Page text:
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Top 10 GDPR Violations and Incidents of 2018

A brief overview of the most important security and privacy incidents that may have serious GDPR ramifications.

Thursday, January 10, 2019

Views: 22k Read Time: 7 min.

Top 10 GDPR Violations and Incidents of 2018

The European Union’s General Data Protection Regulation (GDPR) came into force on 25 May 2018. Here we look at ten early GDPR-related incidents to see if there are any signs of how it will be enforced in the future.

GDPR is providing a template for a new approach to personal data protection around the world. It includes three areas that demand a fresh look at data protection compliance.

Firstly, it reverses the risk ratio between low fines and the high cost of security. In the past, companies have been tempted to say it is cheaper to risk sanctions than to pay for security. GDPR has reversed this equation. By giving regulators the option of delivering very high sanctions, risk management equations now argue strongly in favor of promoting compliance and avoiding fines.

Secondly, GDPR has also changed other aspects of data protection regulation. With earlier regulations, companies were effectively in compliance provided they weren't known to have lost personal data. This argued in favor of keeping quiet about breaches - but now companies are in breach of the regulation if they do not rapidly disclose a loss.

Thirdly, and in a similar vein, earlier regulations concentrated on protecting personal data from hackers. GDPR now puts the user first by also providing strict regulations on when personal data can be collected, and how and by whom it can be used.

With such a dramatic shift in data protection regulation, companies around the world have been watching and waiting to see how and to what extent the European regulators will enforce GDPR. It is still too early to know, but already GDPR-related incidents are beginning to occur. Here we look at ten such incidents over the course of 2018.

10. GDPR Compliance Plugin Exploited

In November, Wordfence discovered a privilege escalation vulnerability in a WordPress plugin. The vulnerability would allow attackers to manipulate the site, add new admin accounts or even shut out the original owner. The plugin had approximately 100,000 active installations, and although the vulnerability was fixed all users need to update the plugin to close the security flaw.

WordPress plugin vulnerabilities are frequent occurrences, and often found and promptly patched. Noteworthy about this incident, however, is the plugin in question is designed to assist site owners with GDPR compliance. It’s likely that any website using the plugin will be processing user data in some way; so, this could very well lead to a GDPR compliance tool directly leading to a GDPR violation if it had been left unfixed, or remains unpatched by users.

9. Twitter Probed over Right of Access

GDPR guarantees an individual the ‘right of access’. If an individual contacts a data handler and asks for the data held on them by that organization, the handler is obligated to provide a copy within one month. The only circumstance under which the request can be refused is if it is ‘manifestly unfounded or excessive’.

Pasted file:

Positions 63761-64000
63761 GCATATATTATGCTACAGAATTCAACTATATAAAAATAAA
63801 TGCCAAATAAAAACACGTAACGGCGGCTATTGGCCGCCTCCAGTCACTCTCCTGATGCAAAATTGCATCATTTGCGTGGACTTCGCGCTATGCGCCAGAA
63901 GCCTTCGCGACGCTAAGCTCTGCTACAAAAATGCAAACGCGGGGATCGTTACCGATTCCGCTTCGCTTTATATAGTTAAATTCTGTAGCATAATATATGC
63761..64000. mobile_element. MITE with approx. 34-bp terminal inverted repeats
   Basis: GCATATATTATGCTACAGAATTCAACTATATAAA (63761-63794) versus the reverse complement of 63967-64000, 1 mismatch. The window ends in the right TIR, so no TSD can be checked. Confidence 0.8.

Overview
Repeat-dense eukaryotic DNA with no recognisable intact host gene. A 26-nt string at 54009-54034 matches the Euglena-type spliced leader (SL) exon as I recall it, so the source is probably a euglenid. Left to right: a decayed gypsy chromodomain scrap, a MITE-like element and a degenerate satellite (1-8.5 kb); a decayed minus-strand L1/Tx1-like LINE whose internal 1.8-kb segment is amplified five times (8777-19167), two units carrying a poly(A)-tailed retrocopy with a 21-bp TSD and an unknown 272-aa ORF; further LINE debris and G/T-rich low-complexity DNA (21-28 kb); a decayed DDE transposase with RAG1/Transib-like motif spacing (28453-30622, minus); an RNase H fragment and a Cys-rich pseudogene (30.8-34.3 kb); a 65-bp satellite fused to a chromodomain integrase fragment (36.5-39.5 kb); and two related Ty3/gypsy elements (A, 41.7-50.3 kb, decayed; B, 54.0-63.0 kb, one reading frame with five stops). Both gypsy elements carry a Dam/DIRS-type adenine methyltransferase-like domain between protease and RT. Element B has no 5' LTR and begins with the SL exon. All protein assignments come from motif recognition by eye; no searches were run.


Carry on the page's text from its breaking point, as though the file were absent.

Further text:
When University College London researcher Michael Veale contacted Twitter with a data request aiming to find out exactly what data was gathered by Twitter’s link shortening service, it was refused. Twitter’s justification was that providing the data would take ‘disproportionate effort’. This prompted a complaint from Veale which led to an investigation by the Irish Data Protection Commission over whether Twitter was in breach of GDPR with this refusal. We have yet to see results, but if Veale’s complaint is upheld, it will show the power of GDPR to enforce data transparency as well as protection.

8. Data, Credit and Ad-Tech Companies Investigated

GDPR imposes restrictions on an organization’s right to gather personal data without explicit consent from the individual concerned. Without user consent, there must be a separate lawful basis – such as a contract with the user, a legal obligation, or a life-threatening vital interest. Once collected, that personal data must also be protected and handled responsibly.

In November, Privacy International made complaints to the regulatory bodies in Britain, Ireland and France about seven different financial and marketing companies, claiming they were flouting these regulations. Not all complaints have been investigated yet, but the UK ICO has already issued notices of assessment to three of the accused companies; Axicom, Experian and Equifax. If any of Privacy International’s complaints see further action, it will show that GDPR is not just there to penalize data breaches, but that the regulations for gathering, storage and handling of data are to be taken seriously.

7. British Airways Data Breach

While the August data breach of payment information from British Airways is being talked about as ‘the first’ potential UK fine under GDPR, this is not strictly accurate. Financial and other sanctions have already been issued under GDPR, in the UK and other EU countries. Any question of a BA fine remains up in the air. However, the British Airways breach does represent the first high-profile data incident in the UK to occur entirely under GDPR, without any ambiguity from when the regulation came into effect.

The maximum fine BA could face – 4% of annual turnover – has been estimated at a little shy of £500 million. Thanks to the prominence of the breach in public consciousness, the ICO’s eventual decision will set a benchmark for future GDPR enforcements. While not the first ever fine, British Airways’ case will likely form the precedent for how harshly breaches are penalized, and how much an organization’s response can mitigate penalties.

6. Germany’s First GDPR Fine

Germany issued its first ever fine for breach of GDPR in November 2018. Social and dating website reported a data breach of 1.87 million username and password combinations and 800,000 users’ email addresses in September. The regional data protection authority for Baden-Württemberg determined that the site had been storing the passwords in plaintext, which violates GDPR’s mandate for “the pseudonymisation and encryption of personal data”.